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Open Access Research article

Outcome and upper extremity function within 72 hours after first occasion of stroke in an unselected population at a stroke unit. A part of the SALGOT study

Hanna C Persson*, Marina Parziali, Anna Danielsson and Katharina S Sunnerhagen

Author Affiliations

Department of Clinical Neuroscience and Rehabilitation, Institute of Neuroscience and Physiology, Sahlgrenska Academy at the University of Gothenburg, Gothenburg, Sweden

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BMC Neurology 2012, 12:162  doi:10.1186/1471-2377-12-162

Published: 29 December 2012

Abstract

Background

Reduced upper extremity function is one of the most common impairments after stroke and has previously been reported in approximately 70-80% of patients in the acute stage. Acute care for stroke has changes over the last years, with more people being admitted to a stroke unit as well as use of thrombolysis. The aim of the present study was to describe baseline characteristics, care pathway and discharge status in an unselected group of patients with first occasion of stroke who were at a stroke unit within 72 hours after stroke and also to investigate the frequency of impaired arm and hand function. A second aim was to explore factors associated with impaired upper extremity function and the impact of impairment on the patient’s outcome.

Methods

Patients over 18 years of age with first ever stroke, living in a geographical catchment area, being at the stroke unit within 72 hours after onset, with no prior upper extremity impairment were included. Baseline characteristics, arm and hand function within 72 hours, stroke outcome and care pathway in the acute phase were described, by gathering information retrospectively from the patients’ charts. Ischemic strokes were categorized according to the Bamford classification and the Trial of Org 10172 in Acute Stroke Treatment criteria.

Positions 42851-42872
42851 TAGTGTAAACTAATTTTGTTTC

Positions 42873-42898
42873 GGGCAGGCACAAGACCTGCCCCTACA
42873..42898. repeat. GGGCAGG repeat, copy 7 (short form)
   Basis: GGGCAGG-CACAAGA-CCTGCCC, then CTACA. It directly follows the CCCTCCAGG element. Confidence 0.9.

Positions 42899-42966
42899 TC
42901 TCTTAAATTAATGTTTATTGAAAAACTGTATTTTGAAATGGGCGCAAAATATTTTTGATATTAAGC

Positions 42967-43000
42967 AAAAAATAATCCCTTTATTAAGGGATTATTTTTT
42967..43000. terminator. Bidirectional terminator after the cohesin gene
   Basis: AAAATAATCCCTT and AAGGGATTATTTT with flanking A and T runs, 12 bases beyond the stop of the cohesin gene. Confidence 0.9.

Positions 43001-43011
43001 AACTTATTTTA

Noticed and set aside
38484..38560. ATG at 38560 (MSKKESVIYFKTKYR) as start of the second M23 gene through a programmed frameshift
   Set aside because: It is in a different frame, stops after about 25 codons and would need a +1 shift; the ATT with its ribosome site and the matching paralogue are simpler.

Results

Of the 969 patients with first ever stroke who were screened, 642 patients fulfilled the inclusion criteria. According to the National Institutes of Health Stroke Scale (NIHSS), the patients had a mean score of 6.0, median 3.0, at arrival to the hospital. Ischemic stroke was most frequent in the anterior circulation (87.7%). Within 72 hours after stroke onset 48.0% of the patients had impaired arm and hand function and this was positively associated with higher age (p < 0.004), longer stay in the acute care (p < 0.001) and mortality in acute care (p < 0.001). Directly admitted to the stroke unit were 89.1% of the patients and 77.1% received hospital care on same day as stroke onset. Mean length of stay in the stroke unit was 9.9 days, 56.8% of the patients were discharged directly home from the stroke unit. Mortality within 72 hours after stroke onset was 5.0%.

Conclusion

Impaired arm and hand function is present in 48% of the patients in a non selected population with first ever stroke, estimated within 72 hours after onset. This is less than previously reported. Impaired arm and hand function early after stroke is associated with higher age, longer stay in the acute care, and higher mortality within the acute hospital care.

Keywords:
Stroke recovery; Upper extremity; Paresis; Outcomes; Process assessment